After 38 years, Tahoe City’s Wolfdale’s is a dining institution. When the restaurant first opened in Homewood, chef Douglas Dale’s mix of Japanese, Italian and California flavors was revelatory.
Now Dale has chronicled his culinary journey and the evolution of his restaurant, which moved to Tahoe City in 1986, in “Wolfdale’s Cuisine Unique” (Wolfdale’s Publishing, $35, 220 pages, available on the restaurant website). Naturally, we had questions.
Q: How did you end up opening a restaurant in Lake Tahoe?
A: After I got back from Japan, I found a Japanese chef in Boston and worked with him for a year. My sister and (brother-in-law) Jerry Wolf – the wolf of Wolfdale’s – wanted to open a restaurant in Tahoe. My intent was to help them get started and move on, but restaurant work was too demanding for them and they wanted out. I was young and energetic and needed my first opportunity, so I bought them out. Then I met a woman, got married, had kids – and suddenly 10, 20, 38 years go by.
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Q: What was Tahoe’s dining scene like 38 years ago?
A: When I got here it was pretty much pizza and burgers. There was one French restaurant, but there was no Japanese cuisine. Forty years ago, you didn’t have to do a lot to be different. That’s one reason we called Wolfdale’s “cuisine unique.” Now cuisine has exploded, and I feel like the old guy doing the traditional classics half the time.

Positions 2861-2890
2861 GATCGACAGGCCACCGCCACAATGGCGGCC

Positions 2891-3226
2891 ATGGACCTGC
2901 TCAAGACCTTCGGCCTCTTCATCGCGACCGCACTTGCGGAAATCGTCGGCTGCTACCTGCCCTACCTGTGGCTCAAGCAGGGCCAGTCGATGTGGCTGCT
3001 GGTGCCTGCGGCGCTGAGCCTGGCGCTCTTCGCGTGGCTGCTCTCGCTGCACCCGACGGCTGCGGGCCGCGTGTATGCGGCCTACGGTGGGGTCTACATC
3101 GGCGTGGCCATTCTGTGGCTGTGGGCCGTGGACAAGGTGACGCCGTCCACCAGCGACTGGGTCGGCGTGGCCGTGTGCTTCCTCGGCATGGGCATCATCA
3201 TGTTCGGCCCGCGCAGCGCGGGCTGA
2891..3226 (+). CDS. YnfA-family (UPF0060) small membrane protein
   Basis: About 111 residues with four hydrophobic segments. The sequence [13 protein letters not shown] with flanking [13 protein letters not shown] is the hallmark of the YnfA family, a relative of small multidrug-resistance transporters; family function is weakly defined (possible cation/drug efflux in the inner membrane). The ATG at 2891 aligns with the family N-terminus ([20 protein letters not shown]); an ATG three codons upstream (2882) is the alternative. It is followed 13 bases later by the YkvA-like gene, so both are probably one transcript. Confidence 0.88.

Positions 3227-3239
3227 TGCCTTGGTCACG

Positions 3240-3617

Q: What’s something even locals might not know about Wolfdale’s?
A: (Our) building wasn’t in Tahoe City originally. It was built in 1899 by loggers on the South Shore. When the logging was finished there, they moved to the North Shore and brought the building with them. It was a logger’s home, then a constable’s home. They locked people up in the basement, which is now our wine cellar.
Q: We were struck by the variety of photographs in the cookbook. Can you tell us about them?
A: I wanted to give a sense of what winemakers call terroir, or sense of place. Tahoe is our home and it creates our appetite, because it is such an outdoor-friendly place to ski and hike. And with the vintage black-and-white photos, I wanted to pass on to young chefs that you are not going to be a rock star chef your first year. This is an evolution.
Q: Wolfdale’s is known for its ceramic dishes. What’s the story behind that?
A: I met the first of many incredible mentors – ceramics professor Karen Shirley and artist-in-residence Michael Jones – in a ceramics class at Ohio’s Antioch College. They are still very much friends. Now they come up with new ceramic shapes, colors and sizes for the restaurant.
Q: What do you cook for the holiday season?
A: We make a Velvet Soup that’s a mix of squash. It is nondairy and has a velvet, round texture from coconut milk. For years I made this as our traditional New Year’s Eve soup. And we have the Baked Tahoe, a take on baked Alaska. ... There’s a thin genoise cake on the bottom. We make our own ice cream, and the flavor of choice goes in the middle. We pipe meringue on top of that with a pastry bag. Then we caramelize it with a hand-held torch.
Wolfdale’s Cuisine Unique
Hours: Open daily (except Tuesdays) at 5 p.m.
Address: 640 N. Lake Blvd., Tahoe City
Information: 530-583-5700; www.wolfdales.com.